The head of the UAE Swim Federation denies safety was overlooked at the Open Water World Cup race on Saturday during which a swimmer died.
Swim chief defends safety measures
FUJAIRAH // The head of the UAE Swim Federation has denied safety was overlooked at the Open Water World Cup race on Saturday during which a swimmer died.
Fran Crippen, 26, died about 400 metres from the finish of the 10km race. Ayman Saad said: "Last year we organised [the race] in the same conditions - and maybe it was worse. It was October 9 and hotter than now. If you go to Facebook you can see how happy they were to swim in the Emirates."
Mr Saad said that nobody had complained about the temperature before the race, but he did call for Fina, the sport's world governing body, to set a maximum of 30°C for races.
However, Christine Jennings, 23, one of three swimmers who were taken to hospital after the race, told the Washington Post that she vomited several times in the water because of the heat.
She said she had to give up racing, and swim on her back with an arm in the air to ask for help. She complained that the response had been slow, saying she eventually struggled to shore with the help of a friend.
Mr Saad refuted those claims and said there had been adequate help at hand - had Jennings asked for it.
"Why didn't she stop for her coach? Why she didn't stop for the judge?" he asked. "Every 200 or 300 metres maximum there is someone there. She didn't say anything, she didn't complain."
The race met regulations set by Fina, but Jennings said there were fewer patrol boats than usual.
"It was a disaster," Jennings said. "I'm floating on my back for several minutes, thinking 'Why isn't anybody checking on me?'"
Jennings and fellow American Eva Fabian, 17, were treated for dehydration and heat exhaustion. Fujairah Police interviewed them but Jennings said she was not interviewed by swimming officials.
Mr Saad said the news story was the first he had heard that Jennings had signalled for assistance.
"Nobody said this to us," he said. "We had everything. Nobody complained. We had a technical committee meeting with all the swimmers and coaches the day before and we answered all the questions before the race.
"Nobody asked about the temperature. They swam one day before and nobody said anything."
The water temperature at the end of the race was 31°C, according to race officials, but Jennings and Germany's Thomas Lurz, the nine-times open water champion who won the event, claimed the water was much hotter, a claim Mr Saad expressed disbelief at.
As well as setting a maximum water temperature, Mr Saad also asked for the number of participants to be cut.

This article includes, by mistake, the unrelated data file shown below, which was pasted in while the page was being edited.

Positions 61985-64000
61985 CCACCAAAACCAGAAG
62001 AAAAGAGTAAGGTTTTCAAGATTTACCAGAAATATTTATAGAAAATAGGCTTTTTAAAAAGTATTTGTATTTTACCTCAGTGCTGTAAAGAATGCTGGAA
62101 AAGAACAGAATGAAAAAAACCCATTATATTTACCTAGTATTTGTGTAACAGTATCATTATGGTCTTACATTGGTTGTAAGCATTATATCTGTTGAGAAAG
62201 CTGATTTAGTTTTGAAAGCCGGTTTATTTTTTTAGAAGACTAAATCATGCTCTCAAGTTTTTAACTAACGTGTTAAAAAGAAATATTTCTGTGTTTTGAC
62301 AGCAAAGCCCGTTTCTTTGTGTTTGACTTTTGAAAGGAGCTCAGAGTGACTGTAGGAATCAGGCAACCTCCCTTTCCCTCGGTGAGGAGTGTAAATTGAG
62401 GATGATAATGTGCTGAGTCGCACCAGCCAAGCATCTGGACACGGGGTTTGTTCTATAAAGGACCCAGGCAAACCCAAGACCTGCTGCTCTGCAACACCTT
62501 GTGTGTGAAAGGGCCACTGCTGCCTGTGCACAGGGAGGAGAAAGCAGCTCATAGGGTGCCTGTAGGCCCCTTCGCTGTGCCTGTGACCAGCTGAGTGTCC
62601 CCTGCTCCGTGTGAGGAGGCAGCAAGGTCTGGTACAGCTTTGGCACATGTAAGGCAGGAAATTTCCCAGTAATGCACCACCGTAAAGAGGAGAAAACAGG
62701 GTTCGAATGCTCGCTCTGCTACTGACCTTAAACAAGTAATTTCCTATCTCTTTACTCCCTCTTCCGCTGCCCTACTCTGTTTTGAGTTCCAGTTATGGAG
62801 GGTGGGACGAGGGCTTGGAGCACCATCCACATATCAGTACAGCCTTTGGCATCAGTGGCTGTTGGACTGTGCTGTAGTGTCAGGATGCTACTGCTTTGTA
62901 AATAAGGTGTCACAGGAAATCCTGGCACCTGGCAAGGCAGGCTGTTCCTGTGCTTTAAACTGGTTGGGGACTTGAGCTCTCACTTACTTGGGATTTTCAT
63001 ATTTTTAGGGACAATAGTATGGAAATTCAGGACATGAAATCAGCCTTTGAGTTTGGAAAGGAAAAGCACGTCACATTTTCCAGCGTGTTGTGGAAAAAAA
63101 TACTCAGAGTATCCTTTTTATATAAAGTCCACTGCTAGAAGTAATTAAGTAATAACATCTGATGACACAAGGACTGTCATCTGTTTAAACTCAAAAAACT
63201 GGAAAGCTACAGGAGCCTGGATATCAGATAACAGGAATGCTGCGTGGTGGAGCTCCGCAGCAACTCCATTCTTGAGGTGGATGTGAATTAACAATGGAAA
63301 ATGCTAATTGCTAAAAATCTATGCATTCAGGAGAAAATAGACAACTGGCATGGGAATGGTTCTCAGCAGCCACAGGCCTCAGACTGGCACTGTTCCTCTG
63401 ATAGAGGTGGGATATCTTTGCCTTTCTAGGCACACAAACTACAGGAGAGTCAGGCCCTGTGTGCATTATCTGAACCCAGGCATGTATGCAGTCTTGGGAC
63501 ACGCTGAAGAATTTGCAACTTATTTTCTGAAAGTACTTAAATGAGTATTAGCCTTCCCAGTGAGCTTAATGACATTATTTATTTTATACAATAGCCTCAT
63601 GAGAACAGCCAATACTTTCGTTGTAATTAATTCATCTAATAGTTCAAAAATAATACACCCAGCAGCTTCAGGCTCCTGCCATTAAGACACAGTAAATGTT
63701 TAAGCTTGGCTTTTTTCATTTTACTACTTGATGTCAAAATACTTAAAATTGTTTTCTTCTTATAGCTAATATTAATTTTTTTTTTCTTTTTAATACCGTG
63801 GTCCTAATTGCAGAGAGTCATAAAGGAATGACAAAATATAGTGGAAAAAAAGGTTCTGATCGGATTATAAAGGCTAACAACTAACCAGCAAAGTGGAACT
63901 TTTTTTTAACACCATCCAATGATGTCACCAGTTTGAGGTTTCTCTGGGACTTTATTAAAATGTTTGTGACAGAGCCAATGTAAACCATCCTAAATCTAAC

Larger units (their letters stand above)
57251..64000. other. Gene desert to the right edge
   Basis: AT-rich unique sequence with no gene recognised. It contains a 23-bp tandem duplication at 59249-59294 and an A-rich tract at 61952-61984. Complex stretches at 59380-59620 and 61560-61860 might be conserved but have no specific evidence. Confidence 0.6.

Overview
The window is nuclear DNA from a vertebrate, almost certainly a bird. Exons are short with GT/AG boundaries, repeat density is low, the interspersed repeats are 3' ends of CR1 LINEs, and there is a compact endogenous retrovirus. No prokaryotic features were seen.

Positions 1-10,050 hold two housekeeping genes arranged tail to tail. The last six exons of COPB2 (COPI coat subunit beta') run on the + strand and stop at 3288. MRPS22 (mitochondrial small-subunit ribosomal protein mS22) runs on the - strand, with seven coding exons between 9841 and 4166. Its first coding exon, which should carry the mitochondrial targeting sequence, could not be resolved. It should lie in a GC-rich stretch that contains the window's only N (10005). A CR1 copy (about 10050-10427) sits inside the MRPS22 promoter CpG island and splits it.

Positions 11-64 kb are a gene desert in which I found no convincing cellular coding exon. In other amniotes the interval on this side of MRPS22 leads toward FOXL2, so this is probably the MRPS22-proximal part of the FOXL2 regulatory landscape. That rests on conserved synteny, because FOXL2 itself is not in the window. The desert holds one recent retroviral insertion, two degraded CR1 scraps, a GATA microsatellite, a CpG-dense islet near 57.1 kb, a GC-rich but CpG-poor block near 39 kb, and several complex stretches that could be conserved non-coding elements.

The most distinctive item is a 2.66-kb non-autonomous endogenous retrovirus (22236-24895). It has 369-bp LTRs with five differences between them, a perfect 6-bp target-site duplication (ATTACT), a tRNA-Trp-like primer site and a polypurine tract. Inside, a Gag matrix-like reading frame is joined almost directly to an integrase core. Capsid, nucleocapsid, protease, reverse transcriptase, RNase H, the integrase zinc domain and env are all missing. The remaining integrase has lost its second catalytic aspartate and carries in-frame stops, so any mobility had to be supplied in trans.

As the sport's popularity has risen with its introduction as an Olympic sport in 2008, officials have been unable to provide adequate supervision for the growing number of swimmers, he said.
About 20 to 30 swimmers competed when the UAE began hosting open-water Fina events in 2002. There were more than 80 in the water on Saturday.
"If we want our sport to grow we need to do more to make it safe for the people," said Mr Saad.
"When we have 82 swimmers in the water, we cannot put 82 lifeguards. If you have 30 swimmers you can have more security and more focus on the swimmers."
Judges and coaches at five stations, jetskis and boats monitored swimmers at the two-kilometre circuit.
"All associations have to send a professional coach, not a family coach," said Mr Saad. "For every two swimmers there should be at least one person to feed the swimmer and look for them."
Crippen had expressed similar concerns to the executive director of USA Swimming earlier this month, reported the Washington Post.
"Once at the events, our swimmers are typically on their own to find assistance," he wrote.
"An open water swimmer needs a coach to represent them at the pre-race meetings, coach them during practice, and, most importantly, feed them during the event."
USA Swimming said it would conduct an independent investigation of the race.
The UAE death certificate cited heat exhaustion and drowning as the cause of death, according to the newspaper.
"I'm distraught over the loss of my son, but this can't be a meaningless situation," Crippen's father Pete told USA Today. "Fina needs to understand what happened and not brush this off as some freak incident, which it wasn't," said Jennings.
"They need to make changes. They signed off on this race ... there are a lot of questions I want to ask."